Angie's LIST Guide to
What does a radiator do?
A radiator is an essential component in any internal-combustion engine. Your car’s engine relies on coolant passing through the engine block to absorb and transfer heat (represented in red below). Heat removal is achieved by forcing the coolant, which is actually a water-coolant mixture and also known as anti-freeze, through the vehicle’s radiator. Without this temperature regulation, the engine would overheat, causing catastrophic damage to engine components.
The radiator removes the heat within the coolant by forcing it through a series of tubes within the compact space of the radiator itself. Produced by vehicle movement or an electrically or pulley powered fan, incoming air rushes over the tubes, carrying away heat as it passes. This creates a greater amount of surface area the air comes in contact with, the radiator tubes are attached to radiator fins, which appear as a grill-like pattern on the radiator’s larger surface.
Once the hot coolant has passed through the radiator and cooled down (shown in blue below), it is directed back through the engine core and the heat absorption and removal cycle begins again.
Fan –Powered by electricity or driven by the engine’s drive belt, the fan ensures that the radiator adequately dissipates heat even when the vehicle is not in motion.
Heater core – Used to heat the interior of the car’s cabin, the heater core allows hot coolant from the engine to enter a series of tubes. A fan blows air over the tubes, allowing heated air into the cabin.
Pressure cap – A radiator system is a pressurized, closed loop. If and when necessary, the pressure can be relieved via the pressure cap, which may also be removed for inspection or topping off fluid in the radiator itself. Never open the pressure cap when a vehicle engine is hot, as pressurize steam can cause severe burns.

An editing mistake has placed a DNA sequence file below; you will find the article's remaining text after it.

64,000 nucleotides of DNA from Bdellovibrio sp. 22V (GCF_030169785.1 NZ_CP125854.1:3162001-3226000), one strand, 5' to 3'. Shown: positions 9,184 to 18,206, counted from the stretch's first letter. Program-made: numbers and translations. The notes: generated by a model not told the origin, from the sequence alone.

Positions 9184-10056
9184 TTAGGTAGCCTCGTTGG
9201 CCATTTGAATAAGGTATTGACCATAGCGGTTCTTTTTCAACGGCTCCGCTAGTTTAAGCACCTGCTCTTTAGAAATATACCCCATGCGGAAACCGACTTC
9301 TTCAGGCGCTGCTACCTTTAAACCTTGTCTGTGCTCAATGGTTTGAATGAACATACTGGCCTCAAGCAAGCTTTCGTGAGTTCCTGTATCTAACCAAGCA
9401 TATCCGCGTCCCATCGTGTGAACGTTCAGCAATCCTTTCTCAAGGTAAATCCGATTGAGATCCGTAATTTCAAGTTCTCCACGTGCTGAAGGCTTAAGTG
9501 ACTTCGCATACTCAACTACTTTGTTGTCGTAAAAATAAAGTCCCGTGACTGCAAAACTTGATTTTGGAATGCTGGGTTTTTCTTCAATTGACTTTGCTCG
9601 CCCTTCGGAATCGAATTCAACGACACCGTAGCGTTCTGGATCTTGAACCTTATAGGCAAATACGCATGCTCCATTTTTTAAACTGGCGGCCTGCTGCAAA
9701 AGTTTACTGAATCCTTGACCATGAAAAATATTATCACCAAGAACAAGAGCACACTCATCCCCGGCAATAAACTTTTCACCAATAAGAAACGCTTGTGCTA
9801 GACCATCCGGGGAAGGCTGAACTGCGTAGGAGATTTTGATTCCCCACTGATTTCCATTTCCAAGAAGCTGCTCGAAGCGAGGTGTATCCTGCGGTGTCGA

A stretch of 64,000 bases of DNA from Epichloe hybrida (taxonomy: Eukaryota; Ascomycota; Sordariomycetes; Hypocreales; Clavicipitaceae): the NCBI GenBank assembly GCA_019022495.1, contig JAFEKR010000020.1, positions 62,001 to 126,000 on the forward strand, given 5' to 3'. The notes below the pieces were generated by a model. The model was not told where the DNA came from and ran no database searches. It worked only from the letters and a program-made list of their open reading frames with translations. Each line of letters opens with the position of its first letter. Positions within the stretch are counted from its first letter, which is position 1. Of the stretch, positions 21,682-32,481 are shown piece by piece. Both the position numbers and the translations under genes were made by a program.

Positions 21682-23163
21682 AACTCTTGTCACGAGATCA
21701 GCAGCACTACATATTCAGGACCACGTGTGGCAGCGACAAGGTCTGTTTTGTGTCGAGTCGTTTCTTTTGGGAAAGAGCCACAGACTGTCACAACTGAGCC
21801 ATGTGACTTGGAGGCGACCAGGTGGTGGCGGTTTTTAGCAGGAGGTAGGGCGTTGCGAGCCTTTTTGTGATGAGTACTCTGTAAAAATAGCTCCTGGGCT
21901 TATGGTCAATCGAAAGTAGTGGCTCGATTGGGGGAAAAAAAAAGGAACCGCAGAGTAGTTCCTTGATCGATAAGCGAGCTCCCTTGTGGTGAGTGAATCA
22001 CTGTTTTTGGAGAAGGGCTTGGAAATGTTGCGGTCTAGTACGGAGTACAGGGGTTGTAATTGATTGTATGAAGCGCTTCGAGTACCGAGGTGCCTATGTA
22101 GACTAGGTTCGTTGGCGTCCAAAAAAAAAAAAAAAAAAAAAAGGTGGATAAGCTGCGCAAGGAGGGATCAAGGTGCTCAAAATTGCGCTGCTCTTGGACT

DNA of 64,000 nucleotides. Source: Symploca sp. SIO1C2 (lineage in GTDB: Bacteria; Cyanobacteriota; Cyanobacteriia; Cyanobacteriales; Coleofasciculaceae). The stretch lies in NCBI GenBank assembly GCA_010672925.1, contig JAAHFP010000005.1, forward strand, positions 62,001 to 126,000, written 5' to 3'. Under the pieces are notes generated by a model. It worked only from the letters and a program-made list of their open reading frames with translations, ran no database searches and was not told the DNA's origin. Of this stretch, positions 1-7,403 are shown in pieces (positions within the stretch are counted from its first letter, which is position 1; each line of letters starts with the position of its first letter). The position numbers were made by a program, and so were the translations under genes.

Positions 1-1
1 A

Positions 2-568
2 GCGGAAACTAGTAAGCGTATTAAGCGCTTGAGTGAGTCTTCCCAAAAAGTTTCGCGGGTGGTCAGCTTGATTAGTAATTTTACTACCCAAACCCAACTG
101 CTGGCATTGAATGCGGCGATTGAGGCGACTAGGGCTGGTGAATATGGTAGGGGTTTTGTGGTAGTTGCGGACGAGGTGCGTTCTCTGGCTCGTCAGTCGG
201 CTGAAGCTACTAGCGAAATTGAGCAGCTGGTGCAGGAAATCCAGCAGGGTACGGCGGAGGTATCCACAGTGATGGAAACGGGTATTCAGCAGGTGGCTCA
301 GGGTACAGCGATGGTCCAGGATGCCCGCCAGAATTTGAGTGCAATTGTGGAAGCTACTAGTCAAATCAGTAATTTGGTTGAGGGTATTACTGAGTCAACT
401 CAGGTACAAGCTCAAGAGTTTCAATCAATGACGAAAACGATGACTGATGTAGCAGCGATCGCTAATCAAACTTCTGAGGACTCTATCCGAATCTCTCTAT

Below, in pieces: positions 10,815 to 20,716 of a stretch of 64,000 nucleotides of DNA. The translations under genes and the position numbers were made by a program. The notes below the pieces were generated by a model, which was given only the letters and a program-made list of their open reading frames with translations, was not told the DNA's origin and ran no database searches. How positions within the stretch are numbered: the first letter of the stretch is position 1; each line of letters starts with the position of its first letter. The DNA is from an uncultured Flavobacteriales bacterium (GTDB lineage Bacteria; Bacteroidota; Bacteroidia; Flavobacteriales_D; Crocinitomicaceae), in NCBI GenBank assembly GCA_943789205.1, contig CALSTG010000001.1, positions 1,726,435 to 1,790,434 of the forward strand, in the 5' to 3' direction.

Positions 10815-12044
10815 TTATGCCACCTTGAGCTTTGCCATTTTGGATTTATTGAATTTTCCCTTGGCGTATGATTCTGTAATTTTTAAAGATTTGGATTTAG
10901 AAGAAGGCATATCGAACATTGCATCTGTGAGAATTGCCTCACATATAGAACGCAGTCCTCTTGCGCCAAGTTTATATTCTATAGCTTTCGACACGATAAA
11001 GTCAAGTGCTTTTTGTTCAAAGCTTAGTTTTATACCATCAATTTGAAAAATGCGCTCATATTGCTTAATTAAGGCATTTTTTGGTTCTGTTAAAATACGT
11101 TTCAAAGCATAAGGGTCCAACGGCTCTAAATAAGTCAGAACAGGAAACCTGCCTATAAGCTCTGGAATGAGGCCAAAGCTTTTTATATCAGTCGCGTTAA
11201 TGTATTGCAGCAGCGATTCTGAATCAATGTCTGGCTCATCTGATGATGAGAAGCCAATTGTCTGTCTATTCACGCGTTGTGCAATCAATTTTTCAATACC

Radiator – The main component of a vehicle’s cooling system, a series of compactly wound tubes attached to fins. When coolant enters the tubes, air is blown by the vehicle movement or a powered fan, radiating heat away and causing the coolant to become cool again.
Reserve tank – Contains a reserve supply of coolant that can enter the radiator system as needed. Always check your car’s coolant level from the reserve tank and not the pressure cap.
Thermostat – The thermostat, much like your home, measures the temperature of the radiator system. However, in an automobile, it acts as a valve that ensures optimum cooling performance by only allowing the system to cycle hot coolant into the radiator under specific temperatures
Transmission cooler – Some vehicles, such as those used for heavy duty applications like towing, may feature a transmission cooler near or on the radiator. It acts much in the same way as a radiator does, but serves to reduce the temperature on the transmission.
Water pump – Ensures that coolant pumps through the engine block and coolant system.
(Illustration by Garrett O' Sha)
How does a radiator work?
Like any system that contributes to your vehicle running smoothly and dependably, your car’s radiator needs occasional routine maintenance.
Coolant level checks